For displaced, misplaced, and nostalgic ex-Bronxites

A Walk in the Park

by Mindi Weissman-Marra


grew up at 3850 Sedgwick Avenue. My apartment was on the fifth floor and our terracefaced the Jerome Park Reservoir and the handball courts of "Pigeon Park". From the time I was an infant until I was 18 years old, going to that park, weather permitting, was done almost on a daily basis. My family lived about a block or two from the park so it was a nice walk, or bike ride, or roller skating trip to the park.

The park was a place where children's moms would sit and chat, play cards or mah- jong, a place where the men would read their newspapers and discuss politics, and the kids would run and play. It had swings, one set for the little kids and one set for the older kids, monkey bars, slides and a sandbox. In the back of the park there stood basketball courts and handball courts that were always full of activity.

The summer months were the absolute best. If it got really hot out, the "parkie" would put the sprinklers on and all the kids would play and run in it all day. Once word got out the sprinklers were on, the park became very crowded. The large shade trees that seemed to touch the sky, would help keep us cool too.

We always had a choice of which ice cream truck to pick…Good Humor, Mr. Softee, Bungalow Bar or Uncle John's. Sometimes three trucks would pull up at once – talk about a confused kid!

During the Jewish Holidays, the park was buzzing more than usual. It seems the entire neighborhood, people from the Shalom Alechaim apartments, all the way down to Van Cortlandt Park, ventured out of their apartments to take a walk through the park, where they would visit and chat with friends and neighbors. Everyone was always so nicely dressed up on the holidays. The men wore their dress hats and the women wore white gloves and high heels. I remember the older people sitting on the benches facing the reservoir and sunning themselves. A lot of these people were Holocaust victims as you could easily see their identification numbers tattooed on their arms.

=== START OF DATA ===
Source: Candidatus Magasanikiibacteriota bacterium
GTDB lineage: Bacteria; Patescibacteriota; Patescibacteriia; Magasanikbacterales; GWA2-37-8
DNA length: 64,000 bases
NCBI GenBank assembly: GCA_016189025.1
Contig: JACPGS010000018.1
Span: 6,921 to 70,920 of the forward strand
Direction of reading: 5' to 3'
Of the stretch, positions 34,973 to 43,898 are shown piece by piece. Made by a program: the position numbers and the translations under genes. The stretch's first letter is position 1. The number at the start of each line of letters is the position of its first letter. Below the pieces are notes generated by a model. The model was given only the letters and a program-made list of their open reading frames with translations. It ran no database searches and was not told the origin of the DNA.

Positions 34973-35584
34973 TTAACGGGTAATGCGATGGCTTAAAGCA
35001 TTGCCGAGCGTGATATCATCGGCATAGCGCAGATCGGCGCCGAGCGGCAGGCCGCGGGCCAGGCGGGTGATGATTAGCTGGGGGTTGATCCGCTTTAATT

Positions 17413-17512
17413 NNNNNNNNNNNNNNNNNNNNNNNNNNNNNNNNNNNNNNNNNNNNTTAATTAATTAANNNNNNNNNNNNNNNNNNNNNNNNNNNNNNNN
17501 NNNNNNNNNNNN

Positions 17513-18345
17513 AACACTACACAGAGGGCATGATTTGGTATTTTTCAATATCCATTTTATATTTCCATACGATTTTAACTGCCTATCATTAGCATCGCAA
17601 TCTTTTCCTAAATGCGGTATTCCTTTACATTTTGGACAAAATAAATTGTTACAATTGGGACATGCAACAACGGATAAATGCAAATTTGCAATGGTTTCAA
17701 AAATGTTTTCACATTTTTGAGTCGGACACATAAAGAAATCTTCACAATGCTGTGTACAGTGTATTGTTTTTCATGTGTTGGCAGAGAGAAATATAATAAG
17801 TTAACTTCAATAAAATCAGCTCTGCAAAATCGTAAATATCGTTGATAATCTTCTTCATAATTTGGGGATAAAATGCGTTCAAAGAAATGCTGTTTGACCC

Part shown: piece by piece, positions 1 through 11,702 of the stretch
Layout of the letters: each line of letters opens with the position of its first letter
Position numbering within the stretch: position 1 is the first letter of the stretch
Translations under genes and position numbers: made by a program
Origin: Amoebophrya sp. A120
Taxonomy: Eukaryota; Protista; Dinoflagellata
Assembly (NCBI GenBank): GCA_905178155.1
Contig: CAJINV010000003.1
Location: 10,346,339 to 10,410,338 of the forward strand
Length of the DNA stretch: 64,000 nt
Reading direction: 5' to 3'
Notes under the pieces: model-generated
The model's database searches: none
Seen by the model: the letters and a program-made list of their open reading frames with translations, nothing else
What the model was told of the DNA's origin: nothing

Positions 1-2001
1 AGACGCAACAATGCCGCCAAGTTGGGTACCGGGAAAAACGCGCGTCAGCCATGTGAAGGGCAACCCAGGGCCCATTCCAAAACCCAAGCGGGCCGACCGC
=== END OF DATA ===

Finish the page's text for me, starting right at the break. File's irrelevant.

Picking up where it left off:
The park got its nick-name "Pigeon Park" and was referred to as that (instead of its actual name, Fort Independence Park) because of the large group of pigeons that would flock there to feast on stale bread the neighbors would feed them.

I learned how to build a sand castle in the sandbox, make mudpies, how to play hopscotch, hit the penny, knock-hockey, handball, potsie, and jump rope. My father taught me how to ride a two-wheel bicycle in the park, but not without incident however. I did hit a few park benches here and there and still have the scars on my knees and elbows. In the winter I learned how to sleigh ride and eventually I got big enough to sleigh down the big hill in the back of the park. I learned how to roller skate, and also learned that you never lost your skate key, which you wore around your neck as if it were a valued piece of jewelry.

As teenagers we became one big group who always hung out in the park. It was "our park". Of course, we would always venture down to Em's Candy Store for our egg cream, burger and pizza fix. The park was a place you could go to, and always find someone there you knew.

When we were older, we used to sit on the hill under the trees and listen to rock-n-roll music, watch the older boys play basketball or touch football. On warm summer nights we would get together and play cards, have a few beers, and just hang out, talking and laughing and just being carefree teenagers.

I remember my first kiss in the park. And having your boyfriend carve his and your name in the park bench. That was a total status symbol!

The neighborhood was "family" back then. We shared this one place that always seemed warm and sunny. It was our little piece of the country in the city. A tree lined park filled with birds, squirrels, hills, sunshine and laughter. A place to run to. The park. How many beautiful sunsets I've seen as the sun set over the water in the Reservoir and how the water glistened and sparkled like diamonds. The park, where many friendships were made and many lessons learned. A place that gave us beautiful memories that will never ever leave our hearts.

Even though our footsteps may not touch the park grounds today, or our shadows fall upon the sidewalks, our spirits linger there and our love and laughter remain. It will always be "our park".

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